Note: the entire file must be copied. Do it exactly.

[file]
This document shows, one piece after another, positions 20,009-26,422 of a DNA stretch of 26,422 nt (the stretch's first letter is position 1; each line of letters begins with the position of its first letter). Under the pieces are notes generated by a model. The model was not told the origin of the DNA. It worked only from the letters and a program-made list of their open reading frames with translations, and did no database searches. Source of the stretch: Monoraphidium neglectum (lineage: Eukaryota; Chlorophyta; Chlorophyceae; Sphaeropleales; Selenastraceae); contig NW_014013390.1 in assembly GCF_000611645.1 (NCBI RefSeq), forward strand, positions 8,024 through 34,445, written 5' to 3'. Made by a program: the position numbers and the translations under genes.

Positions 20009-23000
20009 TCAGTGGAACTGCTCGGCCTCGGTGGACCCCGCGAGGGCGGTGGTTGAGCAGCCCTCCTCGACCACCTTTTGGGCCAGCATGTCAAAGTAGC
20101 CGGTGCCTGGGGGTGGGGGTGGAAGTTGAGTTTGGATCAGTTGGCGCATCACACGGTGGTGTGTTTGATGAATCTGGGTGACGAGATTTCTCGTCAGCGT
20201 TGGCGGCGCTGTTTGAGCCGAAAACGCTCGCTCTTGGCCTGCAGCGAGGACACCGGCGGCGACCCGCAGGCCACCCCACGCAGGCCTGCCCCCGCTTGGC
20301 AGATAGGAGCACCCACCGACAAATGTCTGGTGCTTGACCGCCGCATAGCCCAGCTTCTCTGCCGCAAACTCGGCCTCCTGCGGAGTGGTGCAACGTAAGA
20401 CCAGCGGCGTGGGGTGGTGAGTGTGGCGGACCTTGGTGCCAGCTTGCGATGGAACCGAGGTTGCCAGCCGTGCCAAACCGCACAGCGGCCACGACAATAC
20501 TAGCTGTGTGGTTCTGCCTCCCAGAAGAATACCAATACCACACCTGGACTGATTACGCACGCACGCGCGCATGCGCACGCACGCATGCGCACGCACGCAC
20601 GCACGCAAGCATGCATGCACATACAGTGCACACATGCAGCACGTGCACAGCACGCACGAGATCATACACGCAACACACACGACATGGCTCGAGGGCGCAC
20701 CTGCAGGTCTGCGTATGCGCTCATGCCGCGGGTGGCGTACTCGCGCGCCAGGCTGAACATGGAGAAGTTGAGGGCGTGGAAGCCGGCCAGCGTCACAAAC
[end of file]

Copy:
This document shows, one piece after another, positions 20,009-26,422 of a DNA stretch of 26,422 nt (the stretch's first letter is position 1; each line of letters begins with the position of its first letter). Under the pieces are notes generated by a model. The model was not told the origin of the DNA. It worked only from the letters and a program-made list of their open reading frames with translations, and did no database searches. Source of the stretch: Monoraphidium neglectum (lineage: Eukaryota; Chlorophyta; Chlorophyceae; Sphaeropleales; Selenastraceae); contig NW_014013390.1 in assembly GCF_000611645.1 (NCBI RefSeq), forward strand, positions 8,024 through 34,445, written 5' to 3'. Made by a program: the position numbers and the translations under genes.

Positions 20009-23000
20009 TCAGTGGAACTGCTCGGCCTCGGTGGACCCCGCGAGGGCGGTGGTTGAGCAGCCCTCCTCGACCACCTTTTGGGCCAGCATGTCAAAGTAGC
20101 CGGTGCCTGGGGGTGGGGGTGGAAGTTGAGTTTGGATCAGTTGGCGCATCACACGGTGGTGTGTTTGATGAATCTGGGTGACGAGATTTCTCGTCAGCGT
20201 TGGCGGCGCTGTTTGAGCCGAAAACGCTCGCTCTTGGCCTGCAGCGAGGACACCGGCGGCGACCCGCAGGCCACCCCACGCAGGCCTGCCCCCGCTTGGC
20301 AGATAGGAGCACCCACCGACAAATGTCTGGTGCTTGACCGCCGCATAGCCCAGCTTCTCTGCCGCAAACTCGGCCTCCTGCGGAGTGGTGCAACGTAAGA
20401 CCAGCGGCGTGGGGTGGTGAGTGTGGCGGACCTTGGTGCCAGCTTGCGATGGAACCGAGGTTGCCAGCCGTGCCAAACCGCACAGCGGCCACGACAATAC
20501 TAGCTGTGTGGTTCTGCCTCCCAGAAGAATACCAATACCACACCTGGACTGATTACGCACGCACGCGCGCATGCGCACGCACGCATGCGCACGCACGCAC
20601 GCACGCAAGCATGCATGCACATACAGTGCACACATGCAGCACGTGCACAGCACGCACGAGATCATACACGCAACACACACGACATGGCTCGAGGGCGCAC
20701 CTGCAGGTCTGCGTATGCGCTCATGCCGCGGGTGGCGTACTCGCGCGCCAGGCTGAACATGGAGAAGTTGAGGGCGTGGAAGCCGGCCAGCGTCACAAAC